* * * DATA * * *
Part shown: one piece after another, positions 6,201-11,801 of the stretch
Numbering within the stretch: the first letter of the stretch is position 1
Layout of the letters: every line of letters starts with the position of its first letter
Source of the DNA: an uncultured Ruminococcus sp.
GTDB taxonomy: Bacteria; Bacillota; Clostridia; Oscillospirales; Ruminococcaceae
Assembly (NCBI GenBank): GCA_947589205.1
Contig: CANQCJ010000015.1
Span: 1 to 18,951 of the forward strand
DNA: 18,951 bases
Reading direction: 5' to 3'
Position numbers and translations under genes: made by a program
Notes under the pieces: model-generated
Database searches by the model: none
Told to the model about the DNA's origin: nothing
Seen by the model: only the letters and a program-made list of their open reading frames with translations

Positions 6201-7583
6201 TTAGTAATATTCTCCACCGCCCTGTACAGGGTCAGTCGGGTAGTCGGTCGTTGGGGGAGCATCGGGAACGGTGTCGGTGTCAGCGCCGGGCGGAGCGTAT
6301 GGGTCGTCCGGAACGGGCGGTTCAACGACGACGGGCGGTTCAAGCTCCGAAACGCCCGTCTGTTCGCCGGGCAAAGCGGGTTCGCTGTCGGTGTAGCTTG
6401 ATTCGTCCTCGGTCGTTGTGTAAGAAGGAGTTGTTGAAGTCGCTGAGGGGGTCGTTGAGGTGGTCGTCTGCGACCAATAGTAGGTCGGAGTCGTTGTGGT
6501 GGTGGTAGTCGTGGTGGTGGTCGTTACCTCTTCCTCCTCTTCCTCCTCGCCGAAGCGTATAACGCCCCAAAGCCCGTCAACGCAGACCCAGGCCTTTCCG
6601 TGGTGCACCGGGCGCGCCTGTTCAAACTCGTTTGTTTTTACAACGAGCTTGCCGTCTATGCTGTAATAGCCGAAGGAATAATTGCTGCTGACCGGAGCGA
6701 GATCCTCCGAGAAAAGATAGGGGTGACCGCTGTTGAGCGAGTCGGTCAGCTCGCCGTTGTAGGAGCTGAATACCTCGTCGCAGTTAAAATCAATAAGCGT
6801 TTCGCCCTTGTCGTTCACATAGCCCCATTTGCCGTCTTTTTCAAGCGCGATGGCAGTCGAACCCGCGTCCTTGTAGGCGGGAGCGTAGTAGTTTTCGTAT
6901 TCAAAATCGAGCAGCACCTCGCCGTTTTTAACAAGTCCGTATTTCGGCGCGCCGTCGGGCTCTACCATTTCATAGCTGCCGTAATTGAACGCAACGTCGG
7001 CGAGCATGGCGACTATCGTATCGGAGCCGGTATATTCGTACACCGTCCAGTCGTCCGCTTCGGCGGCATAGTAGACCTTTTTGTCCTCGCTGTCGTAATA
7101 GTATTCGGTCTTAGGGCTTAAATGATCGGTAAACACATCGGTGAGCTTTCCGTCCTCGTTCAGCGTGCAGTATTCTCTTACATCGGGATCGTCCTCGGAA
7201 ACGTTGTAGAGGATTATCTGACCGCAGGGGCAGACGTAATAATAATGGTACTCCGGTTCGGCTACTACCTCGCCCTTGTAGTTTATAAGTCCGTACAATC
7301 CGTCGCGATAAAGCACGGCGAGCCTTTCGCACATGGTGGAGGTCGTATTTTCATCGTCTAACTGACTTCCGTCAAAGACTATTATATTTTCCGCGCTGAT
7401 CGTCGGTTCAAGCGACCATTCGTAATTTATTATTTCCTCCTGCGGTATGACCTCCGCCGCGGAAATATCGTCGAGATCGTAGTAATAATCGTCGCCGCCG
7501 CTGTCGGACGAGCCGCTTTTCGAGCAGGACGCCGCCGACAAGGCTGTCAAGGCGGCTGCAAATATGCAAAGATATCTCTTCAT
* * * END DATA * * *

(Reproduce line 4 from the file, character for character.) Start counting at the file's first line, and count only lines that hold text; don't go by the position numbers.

Source of the DNA: an uncultured Ruminococcus sp.